“America’s broadband providers are 100% committed to a free and open internet and have always practiced net neutrality regardless of government regulations or rules because that is what their customers demand. Additionally, all of the major providers have announced clear and strong policies ensuring no blocking, no throttling, and no unfair discrimination against lawful traffic online. It’s good business, good practice, and what internet users expect.
“While we fully understand consumer interest in this issue, we also want to make clear that many false claims, wild accusations and doomsday scenarios circulating about the future of the internet are way off base and shouldn’t be taken at face value. The FCC’s proposed action next week will simply restore the light touch regulation that governed the internet from its existence until public utility rules were imposed in 2015 and will not change the free and open internet experience we all value and expect.”
Additional Background on Title II and Net Neutrality
- Internet providers strongly support a free and open internet – the idea that internet content should not be blocked or unreasonably discriminated against in any way. All major internet providers have pledged to support these principles and have urged Congress to develop legislation that would permanently protect them. Net neutrality and public utility regulation are two different things: Internet providers support net neutrality and oppose the archaic rules of public utility regulation that will limit their ability to invest in innovations that bring high-speed broadband access to more Americans. Internet providers also support congressional efforts to craft legislation that preserves an open internet without Title II, an idea that has bipartisan support.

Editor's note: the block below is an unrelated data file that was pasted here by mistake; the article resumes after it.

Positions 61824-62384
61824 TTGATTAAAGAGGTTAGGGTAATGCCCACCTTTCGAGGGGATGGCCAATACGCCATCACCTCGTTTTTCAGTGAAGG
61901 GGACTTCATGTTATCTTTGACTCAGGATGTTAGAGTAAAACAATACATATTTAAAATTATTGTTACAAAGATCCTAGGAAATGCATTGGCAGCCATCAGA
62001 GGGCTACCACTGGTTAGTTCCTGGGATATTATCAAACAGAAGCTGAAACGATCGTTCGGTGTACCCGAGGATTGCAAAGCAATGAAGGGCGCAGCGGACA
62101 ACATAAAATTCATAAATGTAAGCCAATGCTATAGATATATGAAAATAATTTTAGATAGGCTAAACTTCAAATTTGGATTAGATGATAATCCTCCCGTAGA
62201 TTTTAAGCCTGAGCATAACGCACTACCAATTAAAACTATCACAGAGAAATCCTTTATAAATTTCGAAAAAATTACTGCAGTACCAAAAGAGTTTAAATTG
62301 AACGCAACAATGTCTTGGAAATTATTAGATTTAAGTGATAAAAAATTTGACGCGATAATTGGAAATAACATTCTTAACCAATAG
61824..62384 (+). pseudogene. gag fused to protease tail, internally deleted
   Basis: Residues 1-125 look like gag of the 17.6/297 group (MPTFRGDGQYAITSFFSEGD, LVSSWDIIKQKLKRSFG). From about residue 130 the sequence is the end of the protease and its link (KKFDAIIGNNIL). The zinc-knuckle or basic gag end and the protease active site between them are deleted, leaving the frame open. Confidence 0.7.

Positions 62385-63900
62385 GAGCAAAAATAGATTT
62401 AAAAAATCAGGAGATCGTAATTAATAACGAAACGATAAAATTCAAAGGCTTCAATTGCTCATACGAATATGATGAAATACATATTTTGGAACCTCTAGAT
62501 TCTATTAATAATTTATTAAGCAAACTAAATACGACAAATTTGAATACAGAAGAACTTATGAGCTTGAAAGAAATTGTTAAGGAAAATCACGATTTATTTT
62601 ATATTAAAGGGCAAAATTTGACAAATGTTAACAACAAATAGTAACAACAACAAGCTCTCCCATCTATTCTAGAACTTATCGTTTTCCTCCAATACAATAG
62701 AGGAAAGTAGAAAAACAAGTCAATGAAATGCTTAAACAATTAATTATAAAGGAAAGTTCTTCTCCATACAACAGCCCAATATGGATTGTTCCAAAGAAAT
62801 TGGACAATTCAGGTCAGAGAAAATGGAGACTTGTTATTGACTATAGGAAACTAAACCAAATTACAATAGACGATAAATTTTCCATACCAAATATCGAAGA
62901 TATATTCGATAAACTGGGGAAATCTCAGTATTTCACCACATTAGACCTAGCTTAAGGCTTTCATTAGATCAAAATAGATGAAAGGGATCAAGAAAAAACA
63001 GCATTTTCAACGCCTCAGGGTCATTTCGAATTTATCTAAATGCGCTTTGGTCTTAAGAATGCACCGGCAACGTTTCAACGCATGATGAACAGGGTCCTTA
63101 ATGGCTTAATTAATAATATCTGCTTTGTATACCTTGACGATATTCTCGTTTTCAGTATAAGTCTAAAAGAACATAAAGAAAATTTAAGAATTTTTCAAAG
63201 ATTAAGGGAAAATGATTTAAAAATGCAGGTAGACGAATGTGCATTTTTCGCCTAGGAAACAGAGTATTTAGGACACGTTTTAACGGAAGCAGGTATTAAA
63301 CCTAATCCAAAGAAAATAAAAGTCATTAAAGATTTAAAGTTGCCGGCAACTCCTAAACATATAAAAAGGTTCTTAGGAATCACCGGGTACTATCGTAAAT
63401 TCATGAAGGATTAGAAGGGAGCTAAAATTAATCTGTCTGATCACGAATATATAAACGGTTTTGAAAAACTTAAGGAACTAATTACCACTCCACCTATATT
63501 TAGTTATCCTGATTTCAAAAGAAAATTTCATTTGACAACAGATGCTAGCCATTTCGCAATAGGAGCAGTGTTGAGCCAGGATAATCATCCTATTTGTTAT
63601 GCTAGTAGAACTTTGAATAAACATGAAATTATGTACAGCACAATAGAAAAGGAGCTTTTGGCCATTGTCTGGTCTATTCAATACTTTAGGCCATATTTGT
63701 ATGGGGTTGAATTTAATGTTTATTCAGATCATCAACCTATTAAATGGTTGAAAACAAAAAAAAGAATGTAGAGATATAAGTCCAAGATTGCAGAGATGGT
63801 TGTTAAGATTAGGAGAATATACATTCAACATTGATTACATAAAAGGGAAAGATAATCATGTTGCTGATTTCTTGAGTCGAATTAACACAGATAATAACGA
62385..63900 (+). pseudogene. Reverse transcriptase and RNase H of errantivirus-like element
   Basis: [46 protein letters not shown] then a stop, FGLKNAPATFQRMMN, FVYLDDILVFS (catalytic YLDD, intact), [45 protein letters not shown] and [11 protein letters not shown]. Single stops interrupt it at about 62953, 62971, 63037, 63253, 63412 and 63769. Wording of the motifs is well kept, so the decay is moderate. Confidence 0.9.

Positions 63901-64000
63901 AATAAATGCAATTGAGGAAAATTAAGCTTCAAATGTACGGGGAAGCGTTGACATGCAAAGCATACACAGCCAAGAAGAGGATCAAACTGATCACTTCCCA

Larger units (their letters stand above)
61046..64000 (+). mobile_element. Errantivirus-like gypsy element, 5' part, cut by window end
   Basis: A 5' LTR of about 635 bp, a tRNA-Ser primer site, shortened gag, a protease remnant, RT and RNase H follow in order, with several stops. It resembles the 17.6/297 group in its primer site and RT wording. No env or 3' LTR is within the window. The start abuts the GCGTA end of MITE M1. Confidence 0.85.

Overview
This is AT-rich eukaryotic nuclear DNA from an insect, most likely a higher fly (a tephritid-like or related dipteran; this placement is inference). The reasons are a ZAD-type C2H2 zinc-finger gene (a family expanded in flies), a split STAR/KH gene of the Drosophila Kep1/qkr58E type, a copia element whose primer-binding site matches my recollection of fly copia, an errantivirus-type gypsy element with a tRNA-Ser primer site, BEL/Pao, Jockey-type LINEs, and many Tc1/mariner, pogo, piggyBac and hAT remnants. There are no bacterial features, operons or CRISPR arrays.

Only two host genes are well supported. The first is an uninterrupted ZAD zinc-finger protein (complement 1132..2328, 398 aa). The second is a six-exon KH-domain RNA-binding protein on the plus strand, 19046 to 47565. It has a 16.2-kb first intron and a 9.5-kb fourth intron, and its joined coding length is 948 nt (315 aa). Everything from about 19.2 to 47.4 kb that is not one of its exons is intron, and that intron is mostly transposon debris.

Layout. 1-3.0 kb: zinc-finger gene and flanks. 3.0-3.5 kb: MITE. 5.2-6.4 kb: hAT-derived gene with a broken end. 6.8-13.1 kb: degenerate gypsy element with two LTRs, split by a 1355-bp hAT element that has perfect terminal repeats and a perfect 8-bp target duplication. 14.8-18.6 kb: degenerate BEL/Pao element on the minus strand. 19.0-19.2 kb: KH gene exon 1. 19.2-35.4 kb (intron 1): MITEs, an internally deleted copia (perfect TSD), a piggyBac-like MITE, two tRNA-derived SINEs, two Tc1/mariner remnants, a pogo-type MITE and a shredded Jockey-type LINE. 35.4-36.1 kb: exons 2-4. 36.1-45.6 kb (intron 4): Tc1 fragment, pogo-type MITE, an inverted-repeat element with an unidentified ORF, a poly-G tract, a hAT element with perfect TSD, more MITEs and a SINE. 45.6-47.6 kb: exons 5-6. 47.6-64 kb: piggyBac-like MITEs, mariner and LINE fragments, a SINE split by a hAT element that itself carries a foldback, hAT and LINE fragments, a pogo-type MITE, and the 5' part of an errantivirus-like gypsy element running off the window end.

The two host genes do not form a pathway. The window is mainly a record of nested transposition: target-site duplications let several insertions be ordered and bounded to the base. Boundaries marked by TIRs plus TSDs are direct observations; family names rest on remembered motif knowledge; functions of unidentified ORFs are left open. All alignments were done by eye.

- Title II hurts investment by internet providers. After a $3.6 billion drop in infrastructure investment after only two years of current utility regulations, finance and market experts predict there will be an even more considerable decline in long-term investment under sustained utility regulation.
- Title II regulation harms consumers and weakens the internet. By undermining investment, innovation and jobs, Title II puts the internet ecosystem and its consumers at risk. Consumers do not receive concrete protections under utility regulation, which can only be truly accomplished through congressional legislation.
- The bottom line: Both those who support and oppose Title II want net neutrality but disagree on how to reach it. Rather than relying on outdated rules from the 20th century, the FCC has decided to focus on 21st century solutions for keeping the internet open and free, while empowering the Federal Trade Commission and opening the door for Congress to act in a bipartisan way.
Correcting the Record
Broadband for America responds to Free Press and false, exaggerated claims in a Medium post.